"If you have a multidrug-resistant salmonella being shed by a horse in Georgia, and a goose happens to eat in that pasture and then fly up to Kentucky or Ontario, then maybe you can get quick dissemination of these bugs," says Dr. Scott Weese, a veterinarian who specializes in antimicrobial resistance at the Ontario Veterinary College in Guelph.
The Golden Harvest Agronomy Up Front Research team is working with researchers at Iowa State University to study the influence of corn kernel characteristics on swine, poultry broiler and poultry layer performance, says Wayne Fithian, Golden Harvest agronomy systems manager.
This feeding trial could demonstrate an important set of kernel traits that can be used to predict the best hybrids for feeding swine and poultry, the researchers say.
Aviagen International Group Inc., the world's leading poultry meat science company, has been acquired by Erich Wesjohann GmbH & Co., the leader in poultry science for the egg layer industry.
Each of these leaders represents important genetic knowledge and research resources in their respective fields of poultry science. Erich Wesjohann commented, "The combination of Aviagen and the Wesjohann Group creates a strongly diversified life science group for poultry applications.
In the EU, bird flu outbreaks and fierce competition from overseas rivals means Europe may see a fall in animal feed production this year. Feed production in Europe has been on the decline for the past 10 years.
EU production of compound feed fell last year by 1.5% to 139.7 million tonnes from 2003. Bird flu is also a top concern for the poultry sector, because each time there is a new outbreak, the demand for chicken falls, leading to a fall in feed. In addition, quarantine restrictions hinder the transport of feed materials.
EU agriculture commissioner Mariann Fischer Boel has issued a staunch defence of the live export trade, rejecting calls from her native Denmark for the elimination of export subsidies on cattle.
The demand was made at last week's farm council in Luxembourg by Danish agriculture minister Hans Christian Schmidt, who called for the complete removal of refunds on animals intended for slaughter in the Lebanon and Egypt. This, he said, was a misuse of EU funds and undermined animal welfare, a position that won the support of Germany, the UK, the Netherlands, Austria, Sweden and Luxembourg.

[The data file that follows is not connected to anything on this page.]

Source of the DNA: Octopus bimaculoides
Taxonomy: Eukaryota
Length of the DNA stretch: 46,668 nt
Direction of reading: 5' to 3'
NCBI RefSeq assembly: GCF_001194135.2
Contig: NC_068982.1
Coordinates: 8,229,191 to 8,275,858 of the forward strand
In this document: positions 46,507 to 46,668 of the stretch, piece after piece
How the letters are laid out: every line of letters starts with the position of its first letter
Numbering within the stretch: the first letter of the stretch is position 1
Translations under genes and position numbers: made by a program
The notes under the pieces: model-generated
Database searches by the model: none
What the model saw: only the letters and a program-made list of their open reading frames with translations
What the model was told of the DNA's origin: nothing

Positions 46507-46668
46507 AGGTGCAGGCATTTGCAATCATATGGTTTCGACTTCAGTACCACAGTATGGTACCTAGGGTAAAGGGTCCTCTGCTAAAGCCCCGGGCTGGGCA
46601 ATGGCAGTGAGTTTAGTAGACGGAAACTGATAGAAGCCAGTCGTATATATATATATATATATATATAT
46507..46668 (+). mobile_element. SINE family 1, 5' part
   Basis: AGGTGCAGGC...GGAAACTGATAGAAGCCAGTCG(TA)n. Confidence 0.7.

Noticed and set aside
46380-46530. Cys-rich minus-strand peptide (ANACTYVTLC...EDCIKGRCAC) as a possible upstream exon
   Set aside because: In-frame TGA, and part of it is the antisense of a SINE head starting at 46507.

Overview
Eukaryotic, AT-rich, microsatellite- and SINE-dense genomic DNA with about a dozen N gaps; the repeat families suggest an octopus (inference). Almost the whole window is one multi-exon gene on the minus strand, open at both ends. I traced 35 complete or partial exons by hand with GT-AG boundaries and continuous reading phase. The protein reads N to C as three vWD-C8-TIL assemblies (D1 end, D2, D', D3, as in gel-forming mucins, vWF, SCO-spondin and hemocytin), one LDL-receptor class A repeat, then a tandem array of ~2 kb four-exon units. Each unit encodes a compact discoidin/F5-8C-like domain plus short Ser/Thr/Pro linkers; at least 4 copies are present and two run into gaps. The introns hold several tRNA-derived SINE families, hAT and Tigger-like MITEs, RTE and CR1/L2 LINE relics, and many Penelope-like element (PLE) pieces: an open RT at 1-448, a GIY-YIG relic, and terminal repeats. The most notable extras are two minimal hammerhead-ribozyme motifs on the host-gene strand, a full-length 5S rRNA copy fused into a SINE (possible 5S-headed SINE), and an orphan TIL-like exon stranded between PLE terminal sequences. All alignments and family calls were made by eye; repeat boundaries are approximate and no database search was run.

In the UK, stakeholders are to review the performance of the National Fallen Stock Company over the next two months, reports FWi.
The aim of the review is to identify the causes of the problems farmers have experienced with the company's services in some areas and to find ways to overcome the difficulties.
Australian scientists are developing new methods for detecting insect-borne livestock diseases soon after they enter northern Australia. CSIRO Livestock Industries' Dr David Boyle says the three-year project, funded by the Australian Biosecurity Cooperative Research Centre, will provide training in the use of rapid detection techniques such as microarrays to identify and characterise viruses isolated as part of the National Arbovirus Monitoring Program (NAMP).
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We have 2 features this week.
Fighting Campylobacter in Turkeys by Going to the Source
By The Food Safety Consortium - The pathogen Campylobacter, Dan Donoghue says, is “a very interesting organism.” His team recently found that it occurs naturally in turkeys’ male and female reproductive tracts.
UK Poultry and Poultrymeat Statistics - April 2005
By Defra - This monthly publication combines information from the UK Hatcheries Survey and Poultry Slaughterhouse Survey results together with other Defra statistics, and trade data, pulling all ‘official’ poultry statistics in one publication.
VIROCID - The Global Disinfectant
That's all for this week.